Tech F1i Monza - Haas' Italian job fails the rules


It was because of a malfunction of the DRS that Marcus Ericsson’s Sauber tumbled head over heels during Friday’s free practice session.

The flap controlled by the DRS did not close with braking at the entrance of the first chicane, at the end of the pit straight, propelling the C37 into the barriers.

At Sauber, the flap closes normally when the driver lifts his foot off the accelerator pedal – even though he can manually deactivate it by pressing a button behind the steering wheel. The malfunction was corrected by the Swiss team on Saturday.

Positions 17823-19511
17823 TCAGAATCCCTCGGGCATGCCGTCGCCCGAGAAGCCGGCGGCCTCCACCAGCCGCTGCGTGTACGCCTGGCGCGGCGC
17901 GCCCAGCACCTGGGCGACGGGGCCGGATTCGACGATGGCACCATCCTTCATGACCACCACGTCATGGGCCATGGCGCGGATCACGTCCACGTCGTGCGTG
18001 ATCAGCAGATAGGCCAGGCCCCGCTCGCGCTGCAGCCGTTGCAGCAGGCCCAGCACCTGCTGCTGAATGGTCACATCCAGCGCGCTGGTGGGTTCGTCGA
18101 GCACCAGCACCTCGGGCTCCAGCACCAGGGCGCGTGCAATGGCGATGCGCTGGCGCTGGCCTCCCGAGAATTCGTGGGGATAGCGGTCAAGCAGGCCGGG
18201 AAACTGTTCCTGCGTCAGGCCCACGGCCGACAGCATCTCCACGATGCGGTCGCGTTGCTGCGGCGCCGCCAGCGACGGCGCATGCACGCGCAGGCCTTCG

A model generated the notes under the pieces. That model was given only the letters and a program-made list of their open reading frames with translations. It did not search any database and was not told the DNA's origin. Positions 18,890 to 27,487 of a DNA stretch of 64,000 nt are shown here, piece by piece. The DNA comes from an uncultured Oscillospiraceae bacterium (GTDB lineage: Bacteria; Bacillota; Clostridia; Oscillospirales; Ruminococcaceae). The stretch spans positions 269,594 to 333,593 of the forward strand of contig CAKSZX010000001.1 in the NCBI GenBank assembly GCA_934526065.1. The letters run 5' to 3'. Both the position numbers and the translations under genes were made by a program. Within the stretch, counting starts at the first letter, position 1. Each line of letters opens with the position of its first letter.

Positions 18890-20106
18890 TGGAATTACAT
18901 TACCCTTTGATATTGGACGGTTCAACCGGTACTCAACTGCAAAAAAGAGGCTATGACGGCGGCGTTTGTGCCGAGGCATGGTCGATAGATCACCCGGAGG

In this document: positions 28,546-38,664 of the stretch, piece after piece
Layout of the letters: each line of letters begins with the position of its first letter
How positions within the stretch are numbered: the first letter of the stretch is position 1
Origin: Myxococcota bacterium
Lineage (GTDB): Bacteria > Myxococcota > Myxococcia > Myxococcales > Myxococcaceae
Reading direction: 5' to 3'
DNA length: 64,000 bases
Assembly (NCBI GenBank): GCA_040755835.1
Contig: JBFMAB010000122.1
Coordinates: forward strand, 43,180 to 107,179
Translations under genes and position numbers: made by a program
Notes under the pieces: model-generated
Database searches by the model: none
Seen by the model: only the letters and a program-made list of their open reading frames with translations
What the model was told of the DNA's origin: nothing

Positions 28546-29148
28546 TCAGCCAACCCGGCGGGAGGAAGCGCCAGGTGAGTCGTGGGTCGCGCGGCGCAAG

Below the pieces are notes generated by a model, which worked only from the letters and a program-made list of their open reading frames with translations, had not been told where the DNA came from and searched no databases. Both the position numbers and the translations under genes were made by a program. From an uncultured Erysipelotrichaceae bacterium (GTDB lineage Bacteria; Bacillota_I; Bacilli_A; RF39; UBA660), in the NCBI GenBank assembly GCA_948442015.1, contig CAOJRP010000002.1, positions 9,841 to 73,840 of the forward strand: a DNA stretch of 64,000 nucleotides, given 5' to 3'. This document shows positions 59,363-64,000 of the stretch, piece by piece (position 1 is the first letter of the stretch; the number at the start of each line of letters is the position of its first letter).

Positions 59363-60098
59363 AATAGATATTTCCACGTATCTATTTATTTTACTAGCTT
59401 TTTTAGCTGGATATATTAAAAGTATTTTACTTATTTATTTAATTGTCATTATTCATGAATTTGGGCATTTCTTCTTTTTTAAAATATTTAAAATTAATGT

First seen in 2011, the DRS (for “Drag Reduction System”) uses the car’s hydraulic system to open the flap. A duct, which runs under the engine cover, connects the hydraulic pump to the cylinder, faired in and located on the main plane of the wing. The picture above shows the mechanism on the Sauber and the Haas.